The empiricist theory of David Hume
Before Psychology appeared as a science, it was the task of philosophers to investigate the way in which the human being perceives reality. From the Renaissance, two great philosophical currents fought each other to answer that question; On the one hand there were the rationalists, who believed in the existence of certain universal truths with which we are already born and that allow us to interpret our surroundings, and on the other were the empiricists, who denied the existence of innate knowledge and they believed that we only learn through experience.
David Hume was not only one of the great representatives of the empiricist current, but he was also one of the most radical in that sense. His powerful ideas are still important today and, in fact, other philosophers of the twentieth century were inspired by them. Let's see what exactly was the empiricist theory of David Hume .
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Who was David Hume?
This English philosopher was born in the year 1711 in Edinburgh, Scotland. When he was only twelve years old he entered the University of Edinburgh, and years later, after suffering a nervous crisis, he moved to France, where he began to develop his philosophical concerns through the writing of the Treaty of Human Nature, finished in 1739. This work contains the germ of his empiricist theory.
Much later, around 1763, Hume became friends with Jean-Jacques Rousseau and he began to make himself known more as a thinker and philosopher. He died in Edinburgh in the year 1776.
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The empiricist theory of Hume
The main ideas of David Hume's philosophy they are summarized in the following basic principles.
1. Innate knowledge does not exist
Human beings come to life without previous knowledge or thought patterns that define how we should conceive reality. Everything we will come to know will be thanks to the exposure to experiences .
In this way, David Hume denied the rationalist dogma that there are truths that exist for themselves and to which we could have access in any possible context, only by reason.
2. There are two types of mental contents
Hume distinguishes between impressions, which are those thoughts that are based on things that we have experienced through the senses, and ideas, which are copies of the previous ones and their nature is more ambiguous and abstract because they do not have the limits or the details of something that corresponds to a sensation originated by eyes, ears, etc.
The bad thing about ideas is that, although they correspond exactly with the truth, they tell us very little or nothing about what reality is like, and in practice what matters is knowing the environment in which we live: nature.
3. There are two types of statements
When it comes to explaining reality, Hume distinguishes between demonstrative and probable statements. Demonstratives, as their name indicates, are those whose validity can be demonstrated by evaluating their logical structure. For example, to say that the sum of two units equals number two is a demonstrative statement. That implies that its truth or falsehood is self-evident , without needing to investigate about other things that are not contained in the statement or that are not part of the semantic framework in which that statement is framed.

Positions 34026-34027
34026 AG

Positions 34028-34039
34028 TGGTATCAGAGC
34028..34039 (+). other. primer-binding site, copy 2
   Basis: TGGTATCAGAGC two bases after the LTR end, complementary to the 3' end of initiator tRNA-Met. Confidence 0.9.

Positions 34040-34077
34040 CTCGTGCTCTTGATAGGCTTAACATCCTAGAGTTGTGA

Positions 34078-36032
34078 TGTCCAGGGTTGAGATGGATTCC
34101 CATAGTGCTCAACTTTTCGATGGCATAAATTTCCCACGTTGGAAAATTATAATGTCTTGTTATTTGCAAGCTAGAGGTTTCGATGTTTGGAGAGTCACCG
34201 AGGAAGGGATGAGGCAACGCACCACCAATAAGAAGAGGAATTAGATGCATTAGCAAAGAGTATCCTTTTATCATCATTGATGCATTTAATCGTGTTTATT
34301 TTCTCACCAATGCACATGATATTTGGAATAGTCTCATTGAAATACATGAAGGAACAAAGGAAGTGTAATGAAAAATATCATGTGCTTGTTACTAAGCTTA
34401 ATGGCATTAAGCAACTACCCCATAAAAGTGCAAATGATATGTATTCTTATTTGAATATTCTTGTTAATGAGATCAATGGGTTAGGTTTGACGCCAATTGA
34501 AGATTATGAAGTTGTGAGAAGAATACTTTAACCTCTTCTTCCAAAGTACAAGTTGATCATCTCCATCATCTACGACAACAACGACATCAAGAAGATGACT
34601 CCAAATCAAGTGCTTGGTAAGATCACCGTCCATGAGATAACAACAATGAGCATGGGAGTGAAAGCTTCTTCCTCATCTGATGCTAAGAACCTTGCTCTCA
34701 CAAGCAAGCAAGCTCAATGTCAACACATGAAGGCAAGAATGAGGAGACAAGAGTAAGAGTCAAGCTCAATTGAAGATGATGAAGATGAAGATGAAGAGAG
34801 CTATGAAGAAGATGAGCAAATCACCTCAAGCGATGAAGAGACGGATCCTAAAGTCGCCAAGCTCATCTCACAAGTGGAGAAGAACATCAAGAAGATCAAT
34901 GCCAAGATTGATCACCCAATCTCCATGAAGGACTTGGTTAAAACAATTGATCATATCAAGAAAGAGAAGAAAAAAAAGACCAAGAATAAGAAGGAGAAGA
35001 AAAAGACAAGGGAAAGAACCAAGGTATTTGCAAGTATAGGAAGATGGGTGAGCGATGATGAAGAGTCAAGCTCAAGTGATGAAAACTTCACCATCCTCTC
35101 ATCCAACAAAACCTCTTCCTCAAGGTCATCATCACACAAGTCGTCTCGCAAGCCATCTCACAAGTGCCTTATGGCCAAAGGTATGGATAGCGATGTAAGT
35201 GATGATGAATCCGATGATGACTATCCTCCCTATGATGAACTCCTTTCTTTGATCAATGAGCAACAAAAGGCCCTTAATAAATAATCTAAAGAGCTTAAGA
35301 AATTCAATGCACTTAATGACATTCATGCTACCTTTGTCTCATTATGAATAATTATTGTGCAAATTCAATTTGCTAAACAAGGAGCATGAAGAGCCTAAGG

The probable ones, on the other hand, refer to what happens in a certain time and space, and therefore it can not be known with total certainty if they are true at the moment in which they are enunciated. For example: "tomorrow will rain".
4. We need the probable statements
Although we can not fully trust its validity, we need to back us up with probable statements to live, that is, trust more in some beliefs and less in others. Otherwise, we would be doubting everything and we would not do anything.
So, what are our habits and our way of living based on solid beliefs? For Hume, the principles by which we are guided are valuable because they are likely to reflect something true, not because they correspond exactly to reality.
5. The limitations of inductive thinking
For Hume, our lives are characterized by being settled on the belief that we know certain invariable characteristics about nature and everything that does not surround. These beliefs are born from exposure to several similar experiences.
For example, we have learned that two things can happen when you turn on the tap: either liquid falls or does not fall. However, it can not happen that liquid comes out but, instead of falling, the jet projects upwards, towards the sky. The latter seems obvious, but, taking into account the previous premises ...What justifies that it will continue to happen always in the same way? For Hume, there is nothing to justify it. From the occurrence of many similar experiences in the past, it does not follow logically that this will always happen .
So, although there are many things about how the world works that seem obvious, for Hume these "truths" are not really true, and we only act as if they were for convenience or, more specifically, because they are part of our routine. First we expose ourselves to a repetition of experiences and then assume a truth that is not really there.